Director Luis Mandoki and screenwriter Gerald DiPego tone down the saccharine syrup they applied liberally to their last effort, "Message in the Bottle," but can't resist overdoing the melodrama in the home stretch of their new one.

"Angel Eyes" is being marketed as some kind of supernatural outing, but it's really a love story about two troubled people who find each other.  Sharon is agonizing over a family that has a history of abuse, from her father's (Victor Argo, "Coyote Ugly") former treatment of her mother (Sonia Braga, "Kiss of the Spider Woman") to her brother's current spousal abuse.  Her concerned partner Robby (Terrence Howard, "The Best Man"), whom she hasn't confided in, even suggests she may be battling her own violent impulses after witnessing her rough treatment of apprehended suspects.  Her mother and sister-in-law's pleas for her to attend a ceremony celebrating the renewal of her parents' wedding vows are bringing the familial conflict to a head.

Sharon finds herself intrigued by the quiet young man (Jim Caviezel, "Pay It Forward") who tackled her assailant.  Giving his name only as Catch, the man with the intense blue eyes proves to have an even higher wall around him that she does.  As the couple can't seem to resist the urge to be together, Sharon begins to delve into Catch's past, finally discovering a shattering confluence.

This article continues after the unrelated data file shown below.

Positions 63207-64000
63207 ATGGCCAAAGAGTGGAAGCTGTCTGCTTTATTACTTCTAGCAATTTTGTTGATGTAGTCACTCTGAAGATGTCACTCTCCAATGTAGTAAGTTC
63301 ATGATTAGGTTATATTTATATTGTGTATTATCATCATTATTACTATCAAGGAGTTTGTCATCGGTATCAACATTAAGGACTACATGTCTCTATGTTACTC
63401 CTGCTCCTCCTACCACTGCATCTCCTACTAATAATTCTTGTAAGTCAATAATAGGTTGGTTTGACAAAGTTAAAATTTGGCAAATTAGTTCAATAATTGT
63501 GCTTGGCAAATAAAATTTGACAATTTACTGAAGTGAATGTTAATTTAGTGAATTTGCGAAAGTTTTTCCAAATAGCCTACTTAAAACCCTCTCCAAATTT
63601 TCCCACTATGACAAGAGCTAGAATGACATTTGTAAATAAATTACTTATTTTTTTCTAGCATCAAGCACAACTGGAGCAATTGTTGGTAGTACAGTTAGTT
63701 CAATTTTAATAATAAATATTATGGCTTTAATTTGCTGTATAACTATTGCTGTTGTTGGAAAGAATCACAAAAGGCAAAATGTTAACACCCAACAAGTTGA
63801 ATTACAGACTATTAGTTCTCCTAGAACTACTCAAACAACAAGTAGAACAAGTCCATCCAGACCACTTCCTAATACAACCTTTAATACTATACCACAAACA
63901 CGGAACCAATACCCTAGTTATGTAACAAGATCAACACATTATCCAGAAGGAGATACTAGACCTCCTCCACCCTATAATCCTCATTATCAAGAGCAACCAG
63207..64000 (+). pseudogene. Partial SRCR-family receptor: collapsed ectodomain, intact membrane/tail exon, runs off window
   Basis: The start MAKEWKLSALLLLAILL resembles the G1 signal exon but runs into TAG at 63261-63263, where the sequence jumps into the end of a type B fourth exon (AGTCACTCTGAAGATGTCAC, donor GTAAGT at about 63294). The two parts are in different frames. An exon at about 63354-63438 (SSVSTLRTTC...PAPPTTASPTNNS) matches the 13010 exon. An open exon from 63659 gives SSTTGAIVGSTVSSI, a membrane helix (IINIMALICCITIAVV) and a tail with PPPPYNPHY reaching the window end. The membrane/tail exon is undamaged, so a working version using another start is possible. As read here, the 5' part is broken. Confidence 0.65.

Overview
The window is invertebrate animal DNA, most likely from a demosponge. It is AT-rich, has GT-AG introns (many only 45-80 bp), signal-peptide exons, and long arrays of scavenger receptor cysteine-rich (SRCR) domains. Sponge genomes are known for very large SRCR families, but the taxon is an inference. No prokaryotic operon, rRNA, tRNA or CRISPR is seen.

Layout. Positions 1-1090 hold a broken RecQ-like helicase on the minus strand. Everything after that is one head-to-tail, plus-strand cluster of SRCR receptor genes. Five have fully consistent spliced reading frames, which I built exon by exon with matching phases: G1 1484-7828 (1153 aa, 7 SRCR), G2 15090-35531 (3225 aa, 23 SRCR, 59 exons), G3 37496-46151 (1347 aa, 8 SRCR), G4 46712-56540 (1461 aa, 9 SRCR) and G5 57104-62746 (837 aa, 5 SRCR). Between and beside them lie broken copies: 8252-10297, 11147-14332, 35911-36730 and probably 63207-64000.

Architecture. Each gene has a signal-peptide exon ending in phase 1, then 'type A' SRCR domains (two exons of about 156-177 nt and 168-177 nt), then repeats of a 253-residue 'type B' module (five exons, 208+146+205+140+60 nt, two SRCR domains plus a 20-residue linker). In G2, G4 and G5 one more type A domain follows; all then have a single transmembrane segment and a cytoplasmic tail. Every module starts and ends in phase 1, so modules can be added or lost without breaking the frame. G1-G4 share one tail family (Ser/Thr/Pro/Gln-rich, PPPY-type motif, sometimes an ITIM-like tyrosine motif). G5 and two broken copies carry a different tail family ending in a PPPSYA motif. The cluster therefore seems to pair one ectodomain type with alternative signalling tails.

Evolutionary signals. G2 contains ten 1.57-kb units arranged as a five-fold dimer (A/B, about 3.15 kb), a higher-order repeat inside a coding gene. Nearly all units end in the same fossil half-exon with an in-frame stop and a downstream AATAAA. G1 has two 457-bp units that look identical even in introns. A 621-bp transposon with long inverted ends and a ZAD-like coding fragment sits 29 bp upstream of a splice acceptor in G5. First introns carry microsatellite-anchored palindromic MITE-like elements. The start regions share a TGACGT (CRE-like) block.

It's here that "Angel Eyes" plunges earthward.  Mandoki and editor Jerry Greenberg crosscut Catch's coming to terms with his tragedy as Sharon attends her parent's party and attempts to make peace with her father. The ludicrousness of such emotional trauma hitting a couple at the exact same time is cause for eye-rolling - surely not the intended audience response.  (I also have a pet peeve with filmmakers who prominently feature a pet - in this case Catch's dog Bob - only to inexplicably forget the animal's existence.)

A second problem with "Angel Eyes" is the imbalance of the leads' performances. Jennifer Lopez has enough street cred to be entirely believable as a Chicago cop and the femininity to appear soft and vulnerable.  Even while Mandoki over manipulates the climax of his film, Lopez pulls off a highly emotional moment, recalling a good childhood scene with her dad for a camcorder when her real father can't bring himself to bridge the gap that's grown between them.

Caviezel, however, needs to stop playing Christlike characters.  He became known with his sacrificial Private Witt in "The Thin Red Line" and turned the heroin addict of "Pay It Forward" into a fallen saint.  Maybe Mandoki directed him to play Catch in an otherworldly manner to keep audiences guessing, but the routine is wearing thin for this actor, who coasts here with his penetrating eyes and cautiously dazzling smile.  Making a stronger impression is NAACP Image Award winner Terrence Howard as Sharon's hopeful partner.  Oscar nominated actress Shirley Knight ("As Good as it Gets") appears in a small role as a wheelchair bound woman whom Catch shops for.

The film alternates between a skewed, dreamy look and lushly colored reality provided by Academy Award nominated cinematographer Piotr Sobocinski ("Red") (who passed away earlier this year while working on Mandoki's next feature). The musical focal point comes when Catch surprises Sharon by picking up a trumpet to perform a blues piece in a nightclub.

C+